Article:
To test that question using oral fluid samples in a PRRS-negative commercial finisher, one pig was removed from each of 36 pens, moved to another site, penned together and vaccinated for PRRS. Four days later, one pig was moved back into each of those 36 occupied pens. Each pen held 26 head. Out of those 36 pens, 24 pens (67%) of the groups turned up PRRS-positive when one oral fluid sample from each pen was tested by PCR.
“The results were absolutely phenomenal. You would never get that level of detection if you tested one blood sample from each pen,” Zimmerman emphasizes.
Recent work by ISU researchers John Prickett and Apisit Kittawornrat on detection of PRRS antibodies in oral fluids has shown oral fluid detection of the PRRS virus at Day 9 on an assay, compared with an average of 14-17 days on detection by serum collection. Their work could provide a cheaper alternative to PCR testing for surveillance of PRRS virus, Zimmerman suggests.
Oral Fluid vs. Blood
Another common question is, are more pathogens detectable in oral fluid or blood?
“I think we are going to find pathogens in oral fluids that you won’t find in blood — which makes oral fluid a very valuable diagnostic tool. This has a huge potential to provide new tools for swine health, but there is a lot of work yet to be done,” Zimmerman says.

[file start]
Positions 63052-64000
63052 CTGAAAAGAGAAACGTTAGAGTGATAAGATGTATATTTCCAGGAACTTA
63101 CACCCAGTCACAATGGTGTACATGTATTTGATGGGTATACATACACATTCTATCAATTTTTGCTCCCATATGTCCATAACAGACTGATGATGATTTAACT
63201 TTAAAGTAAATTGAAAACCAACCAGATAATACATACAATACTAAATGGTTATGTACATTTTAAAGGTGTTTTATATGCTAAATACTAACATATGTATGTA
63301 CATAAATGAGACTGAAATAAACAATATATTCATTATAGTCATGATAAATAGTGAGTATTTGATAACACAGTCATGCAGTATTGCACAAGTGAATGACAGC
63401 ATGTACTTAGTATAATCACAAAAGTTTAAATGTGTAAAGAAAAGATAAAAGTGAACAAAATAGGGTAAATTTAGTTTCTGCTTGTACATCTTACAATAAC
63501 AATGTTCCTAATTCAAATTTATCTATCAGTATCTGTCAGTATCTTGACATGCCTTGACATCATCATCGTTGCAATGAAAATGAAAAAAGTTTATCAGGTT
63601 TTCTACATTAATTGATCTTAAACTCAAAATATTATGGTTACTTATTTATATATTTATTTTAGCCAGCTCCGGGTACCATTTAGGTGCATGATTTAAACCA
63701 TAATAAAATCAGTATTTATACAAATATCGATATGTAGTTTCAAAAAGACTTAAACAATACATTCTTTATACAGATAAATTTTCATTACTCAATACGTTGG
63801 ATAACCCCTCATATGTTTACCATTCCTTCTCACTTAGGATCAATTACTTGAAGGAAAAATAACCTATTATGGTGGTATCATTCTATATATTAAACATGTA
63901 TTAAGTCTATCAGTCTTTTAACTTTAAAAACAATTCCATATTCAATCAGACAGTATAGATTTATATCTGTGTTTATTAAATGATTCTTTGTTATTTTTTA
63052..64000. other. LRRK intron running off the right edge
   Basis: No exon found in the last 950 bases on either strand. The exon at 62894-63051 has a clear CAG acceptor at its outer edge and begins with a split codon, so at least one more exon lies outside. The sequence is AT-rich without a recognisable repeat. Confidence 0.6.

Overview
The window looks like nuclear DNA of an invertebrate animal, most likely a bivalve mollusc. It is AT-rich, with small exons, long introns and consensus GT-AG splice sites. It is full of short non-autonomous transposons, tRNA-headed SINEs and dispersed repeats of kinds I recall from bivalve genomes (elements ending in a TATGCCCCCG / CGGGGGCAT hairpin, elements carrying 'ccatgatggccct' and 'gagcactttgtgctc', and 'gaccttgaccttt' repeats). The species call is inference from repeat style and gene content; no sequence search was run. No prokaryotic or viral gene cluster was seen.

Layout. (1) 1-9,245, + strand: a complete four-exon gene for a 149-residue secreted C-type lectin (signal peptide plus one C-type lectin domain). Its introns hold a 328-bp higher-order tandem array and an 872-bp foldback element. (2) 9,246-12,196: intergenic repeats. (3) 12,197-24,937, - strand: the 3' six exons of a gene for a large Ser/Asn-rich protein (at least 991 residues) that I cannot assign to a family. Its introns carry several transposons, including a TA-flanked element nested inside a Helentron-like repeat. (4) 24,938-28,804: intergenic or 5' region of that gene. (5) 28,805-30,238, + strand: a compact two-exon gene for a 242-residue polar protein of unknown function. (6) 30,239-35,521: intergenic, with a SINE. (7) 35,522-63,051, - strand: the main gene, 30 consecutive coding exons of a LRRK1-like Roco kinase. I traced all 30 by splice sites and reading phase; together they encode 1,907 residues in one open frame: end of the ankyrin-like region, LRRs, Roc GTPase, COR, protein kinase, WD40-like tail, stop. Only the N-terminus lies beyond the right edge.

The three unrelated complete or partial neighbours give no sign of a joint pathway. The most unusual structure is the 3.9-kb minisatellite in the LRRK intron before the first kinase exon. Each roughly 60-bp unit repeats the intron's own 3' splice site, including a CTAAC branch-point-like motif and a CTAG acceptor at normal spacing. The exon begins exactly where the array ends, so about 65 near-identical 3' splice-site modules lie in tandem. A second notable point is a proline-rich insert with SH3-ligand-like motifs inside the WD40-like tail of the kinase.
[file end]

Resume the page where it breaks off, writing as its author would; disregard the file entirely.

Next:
“Oral fluid collection is a new tool that is easily adaptable to a lot of situations,” says Rodney “Butch” Baker, DVM, senior clinician in Veterinary Diagnostic and Production Animal Medicine at Iowa State University.
Plans are to use oral fluid as a big part of the epidemiology aspects of the startup PRRS pilot project in Iowa County, IA, to evaluate area spread of the virus.
“We feel that once the industry decides to eliminate PRRS, that oral fluid is going to be a valuable tool for determining the status of pigs before they move. We have 23 million pigs coming into Iowa annually,” he notes.
Because multiple testing is easy with oral fluid, producers can repeat testing during late nursery into grow-finish to pinpoint when PRRS virus is surfacing and determine the status of the disease in a population of animals. Then, action can be taken to control movement as needed, a vital step in a regional control or eradication program, Baker says.